Inquirer Editorial: A very long engagement

New Jersey Senate President Stephen Sweeney (D., Gloucester) in 2010.
New Jersey Senate President Stephen Sweeney (D., Gloucester) in 2010. (AKIRA SUWA / Staff Photographer)
Posted: October 11, 2013

The 13 states where same-sex couples can marry include a swath of the Eastern Seaboard stretching from Maine to Washington, with one exception: New Jersey. State Senate President Stephen Sweeney (D., Gloucester) rightly hopes that will change soon, whether at the hands of the Legislature or the courts. "We're out of the dark ages now," he said recently. "Let people marry."

The unenlightened era Sweeney referred to, however, was not quite medieval. In fact, for the Senate president, the dark ages were less than four years ago, when he himself declined to vote on a bill to legalize gay marriage.

Sweeney was one of three Democratic senators who voted neither yea nor nay on the legislation in 2010; another six Democratic senators voted no. With outgoing Democratic Gov. Jon S. Corzine eagerly waiting to sign the bill, the Senate's ruling Democrats could have cleared the way for same-sex marriage without a single Republican vote, and with a few of their own to spare. But they didn't.

Granted, Gov. Christie and his fellow Republicans in the Legislature are the current barrier to same-sex marriage in New Jersey - as Sweeney and other Democrats have wasted no opportunity to remind us. And Sweeney has described his 2010 cop-out as the greatest mistake of his career while striving furiously - and so far vainly - to correct it.

But should this be such a struggle for deep-blue New Jersey in 2013? Across the river, Pennsylvania has a governor who recently wondered whether gay marriage is better compared to unions of children or of siblings, as well as a Republican-controlled legislature that is unlikely to be at the vanguard of any civil rights issue. In New Jersey, however, 62 percent of voters - and nearly half of Republican voters - favor legalizing same-sex marriage, according to a recent Fairleigh Dickinson University poll. State policy is glaringly out of step with that public sentiment.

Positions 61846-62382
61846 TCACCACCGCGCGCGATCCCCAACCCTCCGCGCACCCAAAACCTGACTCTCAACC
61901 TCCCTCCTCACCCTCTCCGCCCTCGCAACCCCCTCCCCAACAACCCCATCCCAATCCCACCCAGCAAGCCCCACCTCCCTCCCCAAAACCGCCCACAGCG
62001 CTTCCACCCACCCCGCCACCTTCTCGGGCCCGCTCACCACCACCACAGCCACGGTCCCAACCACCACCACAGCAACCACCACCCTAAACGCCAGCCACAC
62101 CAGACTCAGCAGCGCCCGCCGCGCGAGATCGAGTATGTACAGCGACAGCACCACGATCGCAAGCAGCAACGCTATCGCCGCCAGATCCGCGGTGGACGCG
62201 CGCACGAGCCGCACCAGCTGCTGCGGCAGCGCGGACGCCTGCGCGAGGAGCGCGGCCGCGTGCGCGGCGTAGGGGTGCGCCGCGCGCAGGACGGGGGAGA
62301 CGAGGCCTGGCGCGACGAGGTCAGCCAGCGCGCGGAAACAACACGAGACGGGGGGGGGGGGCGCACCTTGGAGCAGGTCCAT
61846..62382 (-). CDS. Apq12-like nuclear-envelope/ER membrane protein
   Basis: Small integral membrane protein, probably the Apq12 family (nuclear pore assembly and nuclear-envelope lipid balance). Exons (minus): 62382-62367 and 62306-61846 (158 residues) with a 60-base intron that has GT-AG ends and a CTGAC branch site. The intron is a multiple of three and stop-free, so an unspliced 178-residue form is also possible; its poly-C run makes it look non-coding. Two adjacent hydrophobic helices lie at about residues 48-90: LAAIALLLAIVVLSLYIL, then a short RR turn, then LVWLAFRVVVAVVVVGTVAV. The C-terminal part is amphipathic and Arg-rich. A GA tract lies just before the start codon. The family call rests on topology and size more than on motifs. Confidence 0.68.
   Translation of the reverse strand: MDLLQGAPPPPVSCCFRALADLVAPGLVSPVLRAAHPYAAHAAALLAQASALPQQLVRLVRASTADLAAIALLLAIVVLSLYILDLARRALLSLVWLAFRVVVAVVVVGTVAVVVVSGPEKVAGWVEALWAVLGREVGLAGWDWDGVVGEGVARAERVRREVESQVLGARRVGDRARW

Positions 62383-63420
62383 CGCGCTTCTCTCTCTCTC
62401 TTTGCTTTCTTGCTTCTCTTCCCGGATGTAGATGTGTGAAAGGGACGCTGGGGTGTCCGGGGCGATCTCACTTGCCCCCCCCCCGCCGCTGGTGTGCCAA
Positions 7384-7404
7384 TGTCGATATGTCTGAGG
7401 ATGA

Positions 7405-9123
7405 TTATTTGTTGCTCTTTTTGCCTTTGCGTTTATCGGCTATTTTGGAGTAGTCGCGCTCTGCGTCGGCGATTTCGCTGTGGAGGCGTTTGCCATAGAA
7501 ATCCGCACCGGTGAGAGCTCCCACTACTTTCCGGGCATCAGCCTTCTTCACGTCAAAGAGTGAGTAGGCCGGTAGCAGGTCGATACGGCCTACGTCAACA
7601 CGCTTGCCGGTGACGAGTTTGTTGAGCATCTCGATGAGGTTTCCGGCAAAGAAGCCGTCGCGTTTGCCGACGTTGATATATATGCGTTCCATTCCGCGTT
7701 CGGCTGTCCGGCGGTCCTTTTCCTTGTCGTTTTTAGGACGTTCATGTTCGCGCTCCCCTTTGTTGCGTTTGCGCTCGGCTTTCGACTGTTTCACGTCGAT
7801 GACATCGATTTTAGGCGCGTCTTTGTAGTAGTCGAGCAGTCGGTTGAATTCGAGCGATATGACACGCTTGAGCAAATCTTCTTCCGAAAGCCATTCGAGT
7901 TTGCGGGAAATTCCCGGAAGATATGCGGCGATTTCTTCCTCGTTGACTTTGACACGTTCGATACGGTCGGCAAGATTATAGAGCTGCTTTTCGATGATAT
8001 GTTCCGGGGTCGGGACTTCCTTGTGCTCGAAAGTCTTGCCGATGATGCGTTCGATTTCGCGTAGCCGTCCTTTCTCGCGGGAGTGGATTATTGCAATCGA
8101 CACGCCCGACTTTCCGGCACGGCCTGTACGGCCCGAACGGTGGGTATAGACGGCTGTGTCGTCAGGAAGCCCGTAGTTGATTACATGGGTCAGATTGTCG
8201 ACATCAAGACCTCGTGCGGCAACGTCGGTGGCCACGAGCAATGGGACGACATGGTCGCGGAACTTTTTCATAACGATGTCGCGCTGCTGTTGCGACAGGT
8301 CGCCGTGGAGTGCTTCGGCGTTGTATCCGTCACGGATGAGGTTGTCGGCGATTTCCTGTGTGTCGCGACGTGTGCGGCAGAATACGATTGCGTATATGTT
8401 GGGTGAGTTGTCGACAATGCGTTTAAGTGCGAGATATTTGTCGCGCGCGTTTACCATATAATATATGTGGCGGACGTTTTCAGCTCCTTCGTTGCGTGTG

Sweeney is looking to remedy that with a veto-proof legislative supermajority, but that would require substantial Republican support. Meanwhile, a state Superior Court judge recently ruled that New Jersey's same-sex couples should be allowed to marry given that the federal Defense of Marriage Act has been struck down. That could lead the state Supreme Court to revisit its inconclusive 2006 ruling on the subject. And Sweeney and others have urged the high court to let same-sex marriages proceed while the Christie administration's appeal of the lower-court ruling unfolds.

Ultimately, New Jersey's progress toward same-sex marriage looks inevitable. But it will come later than it should have, and probably by judicial rather than legislative action.

Yes, Christie and other Republicans should support same-sex marriage. But New Jersey's position as an uncharacteristic laggard on the issue is at least a bipartisan failure, and, in important respects, a Democratic one.

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